This reciprocal, collaborative spirit often extends to the specific usage of Greenfly as well. Daniel offers the example of a big NBA star who used photos supplied by the league via Greenfly to create a TikTok video for his personal account. Then there’s the case of Washington Wizards power forward Rui Hachimura. As the first Japanese basketball player to be drafted by an NBA team, the team were able to supply him with Japanese content to share, which has helped the Wizards to build an audience base in a country over 6000 miles from D.C.
It’s not just about the players either. Some teams have utilised their fitness staff, cheerleading teams and celebrity fans to create content and build that affiliation, particularly during the COVID shut down when there was no competitive action to rely on.
At the end of 2020, Greenfly took this approach to the next level by launching Engage – a web-based tool that can be dropped into any existing app or website to source content from fans. “A lot of our existing customers were putting fans onto the Greenfly app in order to get content from them,” says Daniel. “It didn't really make sense to bring fans into this private network experience, so we created this really simple, elegant tool instead.”
Engage’s first taste of a major event was when Shawn’s old team the Los Angeles Dodgers won the World Series in October. With all the spectators at home rather than inside the stadium, the team put out a call for video footage of fans watching the climax of the crucial sixth game, which clinched the Dodgers their first title since 1988. “They put together a really beautiful video of fans reacting to the final moments and put it on social,” says Daniel. “It was one of their best-performing videos all year.”
Daniel only expects this kind of fan engagement to continue, even when crowds are allowed back into sporting venues, and suggests that coronavirus has merely accelerated a lot of existing trends regarding remote collaboration. “Automated workflow solutions like Greenfly allow organisations to cover a lot more territory and save costs on travel and things like that,” he says. “We've seen a huge surge in engagement and viewership across different social media and digital platforms.”
And the numbers back Daniel's words up. In Major League Baseball alone, Greenfly moves hundreds of thousands of pieces of content over the course of a season and its overall usage in 2020 was greater than the previous five years combined. Last year, Greenfly grew as a business and even recently kicked off another round of fundraising. “If anything we were even more relevant during this period,” Daniel says. “In a world where budgets were being cut and people were dropping technology that they didn’t think they needed, the fact that organizations were renewing and increasing their use of Greenfly speaks to the value of what we've built.”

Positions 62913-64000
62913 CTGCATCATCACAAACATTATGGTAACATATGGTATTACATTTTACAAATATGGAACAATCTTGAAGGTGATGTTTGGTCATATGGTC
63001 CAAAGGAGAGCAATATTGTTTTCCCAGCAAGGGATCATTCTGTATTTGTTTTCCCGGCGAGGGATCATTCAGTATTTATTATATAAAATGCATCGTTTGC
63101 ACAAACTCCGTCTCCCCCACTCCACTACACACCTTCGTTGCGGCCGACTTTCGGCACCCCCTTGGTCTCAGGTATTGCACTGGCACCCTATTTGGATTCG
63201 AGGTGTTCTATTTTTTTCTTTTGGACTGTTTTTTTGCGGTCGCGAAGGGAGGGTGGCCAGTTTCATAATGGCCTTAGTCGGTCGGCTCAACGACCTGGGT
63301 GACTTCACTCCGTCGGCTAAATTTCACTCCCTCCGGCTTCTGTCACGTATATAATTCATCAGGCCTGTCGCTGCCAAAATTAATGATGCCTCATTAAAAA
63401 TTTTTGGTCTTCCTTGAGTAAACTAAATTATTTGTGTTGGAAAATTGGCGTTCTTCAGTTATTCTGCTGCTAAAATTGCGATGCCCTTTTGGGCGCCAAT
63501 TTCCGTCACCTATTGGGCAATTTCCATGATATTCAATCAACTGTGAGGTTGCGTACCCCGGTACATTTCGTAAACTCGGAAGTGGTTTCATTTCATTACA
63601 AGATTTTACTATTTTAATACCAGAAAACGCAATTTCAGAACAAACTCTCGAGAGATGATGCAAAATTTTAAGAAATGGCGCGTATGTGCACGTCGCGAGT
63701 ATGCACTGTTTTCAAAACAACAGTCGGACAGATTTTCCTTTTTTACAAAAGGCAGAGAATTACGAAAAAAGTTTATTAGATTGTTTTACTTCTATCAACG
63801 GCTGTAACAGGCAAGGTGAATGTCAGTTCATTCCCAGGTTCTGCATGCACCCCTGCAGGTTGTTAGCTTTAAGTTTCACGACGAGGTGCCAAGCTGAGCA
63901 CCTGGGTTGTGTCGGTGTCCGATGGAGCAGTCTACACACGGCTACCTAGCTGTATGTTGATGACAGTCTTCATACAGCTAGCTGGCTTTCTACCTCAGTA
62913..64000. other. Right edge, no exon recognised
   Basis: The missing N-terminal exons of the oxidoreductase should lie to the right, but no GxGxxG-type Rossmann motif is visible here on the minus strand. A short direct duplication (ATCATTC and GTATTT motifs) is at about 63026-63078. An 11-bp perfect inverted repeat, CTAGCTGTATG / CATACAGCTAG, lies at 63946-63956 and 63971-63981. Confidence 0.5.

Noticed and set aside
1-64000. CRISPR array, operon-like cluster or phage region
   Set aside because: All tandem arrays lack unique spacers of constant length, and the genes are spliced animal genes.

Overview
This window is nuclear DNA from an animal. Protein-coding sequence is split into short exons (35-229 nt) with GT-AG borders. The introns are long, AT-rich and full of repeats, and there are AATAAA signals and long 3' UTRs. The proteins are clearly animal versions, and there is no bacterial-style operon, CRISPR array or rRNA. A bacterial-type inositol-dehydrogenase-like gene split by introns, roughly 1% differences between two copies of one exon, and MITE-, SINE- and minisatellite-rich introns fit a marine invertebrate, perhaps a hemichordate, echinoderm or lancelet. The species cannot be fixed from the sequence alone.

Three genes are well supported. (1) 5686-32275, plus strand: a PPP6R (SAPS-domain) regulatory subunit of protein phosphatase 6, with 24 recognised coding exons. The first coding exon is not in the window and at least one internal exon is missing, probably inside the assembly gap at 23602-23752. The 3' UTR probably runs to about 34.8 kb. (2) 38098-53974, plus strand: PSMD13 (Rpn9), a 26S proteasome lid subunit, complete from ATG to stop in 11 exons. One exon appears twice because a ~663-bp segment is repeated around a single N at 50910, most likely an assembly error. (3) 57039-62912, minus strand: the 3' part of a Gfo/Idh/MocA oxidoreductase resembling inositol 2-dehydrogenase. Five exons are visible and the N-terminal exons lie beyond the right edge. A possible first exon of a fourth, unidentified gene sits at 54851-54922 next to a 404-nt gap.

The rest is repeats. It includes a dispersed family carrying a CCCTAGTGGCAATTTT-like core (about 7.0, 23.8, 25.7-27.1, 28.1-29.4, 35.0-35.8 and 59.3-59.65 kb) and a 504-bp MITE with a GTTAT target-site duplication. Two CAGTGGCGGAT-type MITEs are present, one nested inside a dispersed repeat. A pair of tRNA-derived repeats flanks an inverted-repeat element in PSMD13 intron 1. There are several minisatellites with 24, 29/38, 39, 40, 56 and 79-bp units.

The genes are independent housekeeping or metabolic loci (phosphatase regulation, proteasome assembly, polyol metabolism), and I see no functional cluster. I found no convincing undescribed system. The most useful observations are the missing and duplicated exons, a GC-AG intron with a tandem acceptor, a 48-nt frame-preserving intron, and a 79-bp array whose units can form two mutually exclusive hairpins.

It’s this kind of reliance that has led to much of Greenfly’s success, which, until a new head of marketing was brought in this time last year, has come about almost entirely through word of mouth. People move from team to team or league to league and take Greenfly with them, while it occasionally even jumps industries, which is how it ended up being involved in Joe Biden’s successful presidential campaign.
Two weeks before the election, Biden himself tweeted a link to the Greenfly app encouraging his supporters to “donate” their Facebook, Twitter and Instagram accounts to the cause. Daniel says Biden and the Democratic National Committee onboarded “thousands and thousands” of supporters, sending them content via Greenfly every day to share on their social channels.
“It was an incredible experience,” says Daniel. “It was really electric to see how valuable it was and it opened up our thinking about bringing fans into an environment, not just to get content from them, but also to provide content to them to share. We have some new things that we're working on now in that regard.”
While Joe Biden and Neymar might not seem to have too much in common, Daniel doesn’t think they’re that different. “Political candidates and supporters are very similar to athletes in that if you give them access to great content they're going to share it with their audiences,” he says. “That level of passion and genuine affiliation is when our platform is most effective.”